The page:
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How a Child’s Brain Changes Ages 11 to 12

Posted May 1, 2013

This is Part 4 of my series of articles on “How a Child’s Brain Changes by Age”.

For Part 1, ages 5 and 6 years old, go here.
For Part 2, ages 7 and 8 years old, go here.
For Part 3, ages 9 and 10 years old, go here.

As I wrote in previous posts, I came across an excellent article in Parenting Magazine, “Mind Reader – Your Child’s Blossoming Brain, Age by Age: a Road Map of the Awesome (and Aggravating) Changes” by Holly Pevzner (February 2013).  I had not ever read such a great breakdown of the changes children go through as they get older.  Children for the most part go through the same brain evolution, albeit at their own pace.

Let’s talk about what’s going on with your child’s brain at ages 11 and 12.

11 Years Old “The Lawyer”
Your child has reached the ripe old age of 11, and he’s really not a baby anymore.  You can see that he now is starting to grasp the idea of using logic to express himself.  He begins to debate with more skill and sense than ever before.  

My own daughter, who is almost 9, already likes to debate everything and seems to have an answer for everything I say or ask her to do.  Her reasoning, though, is still shaky.  At 9, she cannot quite yet argue with succinct logic that older kids can.  When she nears 11 years of age, though, yikes!  

11 year olds are mini lawyers
11 year olds become miniature lawyers

An eleven year old’s brain begins to strengthen its judgment and decision-making capabilities, getting ready for a future of thoughtful pondering.  This is a growth spurt in the cognitive sense.  Kids at this age can come up with ideas that they haven’t experienced first-hand themselves – they can see things from different perspectives.  Abstract thinking is now used to communicate.

How can you encourage this growth?  Start to play what-if scenarios with your child.  According to developmental physician Adiaha I.A. Spinks-Franklin, M.D. (co-chair of the Advocacy Committee of the Society of Developmental and Behavioral Pediatrics at Texas Children’s Hospital), this is a great time to use what-ifs to not only strengthen logic skills, but also to work in what-ifs about bullying.

“What if you saw a little kid being bullied by a bigger kid at school? What would you do and why?”
“What if your friends were teasing someone and ganging up on her?  What would you do and why?”

Also support the new reasoning abilities by creating a good debate about something.  What’s the best ice cream flavor and why?  And if they want a new toy or gadget or the latest fashion accessory, ask them to explain to you the reasons why they should get it and why they need it.  Perhaps ask “What if you don’t get it?”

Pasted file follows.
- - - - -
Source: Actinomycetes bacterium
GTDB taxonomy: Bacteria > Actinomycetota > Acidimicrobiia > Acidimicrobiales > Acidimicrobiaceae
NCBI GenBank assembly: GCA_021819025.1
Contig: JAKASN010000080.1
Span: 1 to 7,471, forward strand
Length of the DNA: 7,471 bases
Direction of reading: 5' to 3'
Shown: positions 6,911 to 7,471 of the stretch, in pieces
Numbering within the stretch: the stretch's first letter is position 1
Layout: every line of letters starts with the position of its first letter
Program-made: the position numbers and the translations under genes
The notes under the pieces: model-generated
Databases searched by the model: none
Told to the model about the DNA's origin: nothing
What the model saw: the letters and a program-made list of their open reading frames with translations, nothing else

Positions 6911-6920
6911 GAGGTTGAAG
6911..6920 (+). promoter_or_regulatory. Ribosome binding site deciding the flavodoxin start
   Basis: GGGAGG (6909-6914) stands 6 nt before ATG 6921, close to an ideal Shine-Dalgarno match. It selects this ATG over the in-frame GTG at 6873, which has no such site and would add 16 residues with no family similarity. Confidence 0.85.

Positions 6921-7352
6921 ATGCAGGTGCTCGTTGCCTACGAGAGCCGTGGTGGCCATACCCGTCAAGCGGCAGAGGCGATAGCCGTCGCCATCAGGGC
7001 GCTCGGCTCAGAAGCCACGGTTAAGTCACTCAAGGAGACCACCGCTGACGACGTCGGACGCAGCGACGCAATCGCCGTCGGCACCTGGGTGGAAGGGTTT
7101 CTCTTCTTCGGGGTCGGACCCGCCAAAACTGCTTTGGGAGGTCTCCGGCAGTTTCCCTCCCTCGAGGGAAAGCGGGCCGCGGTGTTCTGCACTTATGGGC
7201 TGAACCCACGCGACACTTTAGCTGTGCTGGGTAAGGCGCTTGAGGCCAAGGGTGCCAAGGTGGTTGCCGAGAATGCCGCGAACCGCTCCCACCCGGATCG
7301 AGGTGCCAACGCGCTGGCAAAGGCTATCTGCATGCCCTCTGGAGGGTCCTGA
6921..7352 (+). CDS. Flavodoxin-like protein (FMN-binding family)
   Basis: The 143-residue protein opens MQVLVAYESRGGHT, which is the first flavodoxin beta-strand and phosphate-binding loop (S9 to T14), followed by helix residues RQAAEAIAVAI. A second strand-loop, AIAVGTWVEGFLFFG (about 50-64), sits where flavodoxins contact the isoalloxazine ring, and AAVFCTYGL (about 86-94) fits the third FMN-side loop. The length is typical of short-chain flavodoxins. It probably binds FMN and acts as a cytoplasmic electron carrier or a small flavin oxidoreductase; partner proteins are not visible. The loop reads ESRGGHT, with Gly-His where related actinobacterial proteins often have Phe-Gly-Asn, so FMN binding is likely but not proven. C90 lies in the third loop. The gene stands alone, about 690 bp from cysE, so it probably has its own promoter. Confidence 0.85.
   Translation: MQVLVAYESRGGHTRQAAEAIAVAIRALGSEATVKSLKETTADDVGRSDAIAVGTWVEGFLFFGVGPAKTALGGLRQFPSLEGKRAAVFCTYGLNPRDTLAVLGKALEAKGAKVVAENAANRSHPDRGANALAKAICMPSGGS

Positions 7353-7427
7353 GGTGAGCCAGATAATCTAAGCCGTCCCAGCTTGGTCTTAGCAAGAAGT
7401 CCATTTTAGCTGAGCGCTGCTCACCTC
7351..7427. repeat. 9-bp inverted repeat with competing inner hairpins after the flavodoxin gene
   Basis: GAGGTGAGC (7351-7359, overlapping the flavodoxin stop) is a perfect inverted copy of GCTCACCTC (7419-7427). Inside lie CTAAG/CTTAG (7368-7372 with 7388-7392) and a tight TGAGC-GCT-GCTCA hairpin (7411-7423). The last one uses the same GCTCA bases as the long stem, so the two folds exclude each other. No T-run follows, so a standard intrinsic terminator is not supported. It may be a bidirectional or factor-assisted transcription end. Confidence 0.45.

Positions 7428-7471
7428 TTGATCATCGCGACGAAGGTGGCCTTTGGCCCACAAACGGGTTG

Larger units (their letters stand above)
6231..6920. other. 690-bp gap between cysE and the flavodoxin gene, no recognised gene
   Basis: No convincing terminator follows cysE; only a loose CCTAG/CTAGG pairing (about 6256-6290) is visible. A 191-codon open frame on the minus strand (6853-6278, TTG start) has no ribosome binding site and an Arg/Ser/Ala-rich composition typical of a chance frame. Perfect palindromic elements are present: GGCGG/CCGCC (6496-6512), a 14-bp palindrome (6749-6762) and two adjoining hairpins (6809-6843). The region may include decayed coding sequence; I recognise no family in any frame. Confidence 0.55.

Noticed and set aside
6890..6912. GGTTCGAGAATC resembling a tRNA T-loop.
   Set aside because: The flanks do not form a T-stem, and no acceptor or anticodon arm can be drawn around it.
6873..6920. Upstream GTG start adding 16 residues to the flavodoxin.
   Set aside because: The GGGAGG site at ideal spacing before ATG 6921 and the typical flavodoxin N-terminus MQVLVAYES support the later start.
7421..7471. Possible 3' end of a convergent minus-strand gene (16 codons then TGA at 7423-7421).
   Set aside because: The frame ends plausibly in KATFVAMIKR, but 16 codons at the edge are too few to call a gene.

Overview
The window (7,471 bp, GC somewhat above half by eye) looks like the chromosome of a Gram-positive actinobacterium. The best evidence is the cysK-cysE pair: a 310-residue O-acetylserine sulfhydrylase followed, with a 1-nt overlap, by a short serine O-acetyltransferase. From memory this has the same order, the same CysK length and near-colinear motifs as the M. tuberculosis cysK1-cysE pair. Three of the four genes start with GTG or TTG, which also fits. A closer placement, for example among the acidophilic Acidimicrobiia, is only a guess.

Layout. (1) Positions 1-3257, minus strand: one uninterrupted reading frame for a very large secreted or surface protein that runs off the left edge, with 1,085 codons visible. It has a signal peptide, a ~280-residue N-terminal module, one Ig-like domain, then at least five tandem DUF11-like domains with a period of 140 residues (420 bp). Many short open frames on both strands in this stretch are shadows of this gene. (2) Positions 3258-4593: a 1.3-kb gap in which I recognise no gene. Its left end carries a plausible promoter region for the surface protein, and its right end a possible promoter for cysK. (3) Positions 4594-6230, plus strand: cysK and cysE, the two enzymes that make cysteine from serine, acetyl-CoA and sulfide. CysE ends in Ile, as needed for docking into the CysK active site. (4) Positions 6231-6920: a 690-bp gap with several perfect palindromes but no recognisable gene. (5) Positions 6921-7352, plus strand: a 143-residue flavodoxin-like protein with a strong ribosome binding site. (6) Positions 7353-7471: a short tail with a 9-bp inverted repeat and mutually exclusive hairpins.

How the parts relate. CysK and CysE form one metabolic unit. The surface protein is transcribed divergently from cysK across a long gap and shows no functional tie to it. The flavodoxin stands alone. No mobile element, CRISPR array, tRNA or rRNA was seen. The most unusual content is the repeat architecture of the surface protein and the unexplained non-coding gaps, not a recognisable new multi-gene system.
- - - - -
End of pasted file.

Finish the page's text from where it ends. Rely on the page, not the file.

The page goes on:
Fun fact: Eleven is often when children start to wonder about abstract things like morality and religious beliefs.

12 Years Old “The Risk Taker”
So, according to the journal Current Directions in Psychological Science, this is the age when the part of the brain that controls how rewards, social feedback, and emotions are processed becomes hyper sensitive.  12 years old…right around the time puberty hits.  This is when they get a surge of independence.
Twelve year olds become more willing to take risk and go outside the proverbial box in order to get the emotional and/or social feedback reward.  The danger here is that at twelve, kids still don’t understand fully the long-term effects and dangers that may be involved.  They understand the immediate consequences, like if they don’t shut the window like Mom asked she will be mad, but they don’t quite think ahead of the rainstorm that’s coming that will soak the living room floor if the window stays open.  

Or, if they let their little brother jump into his bean bag chair from the top of the stairs after Mom and Dad have told them never to allow this, they get that it will make their parents unhappy.  They may not fully imagine that little bro may really injure himself.

Worse scenarios can occur of course, so at this age, parents should keep drilling into their kids’ skulls all the lessons they should learn.  For example, don’t forget to check that the stove top is completely shut off or the house will catch fire and blow up.  They will just care that you would yell at them for not shutting the stove top off, they need to be reminded that there are worse consequences than you getting upset.

12 year olds take more risk, but don't get full consequences
12 year olds take more risks, but don't quite grasp long-term consequences

Fun fact:  A child who gets 8 to 10 hours of sleep develops better decision-making abilities.

Kids need 8 - 10 hours of sleep for better decision-making

So that concludes my series on how young brains evolve.  I hope this was both interesting and helpful.  Perhaps you can now better understand and interpret some of the wacky things your kids start to do.  And perhaps it will give you more patience with them knowing that their brains are making them do it!

Please share how your kids developed, from 5 to 12 years.  I’d love to hear your personal stories and experiences!

Yours truly, Jade

Jade is the founder and CEO of Ahh! Products. Find her on

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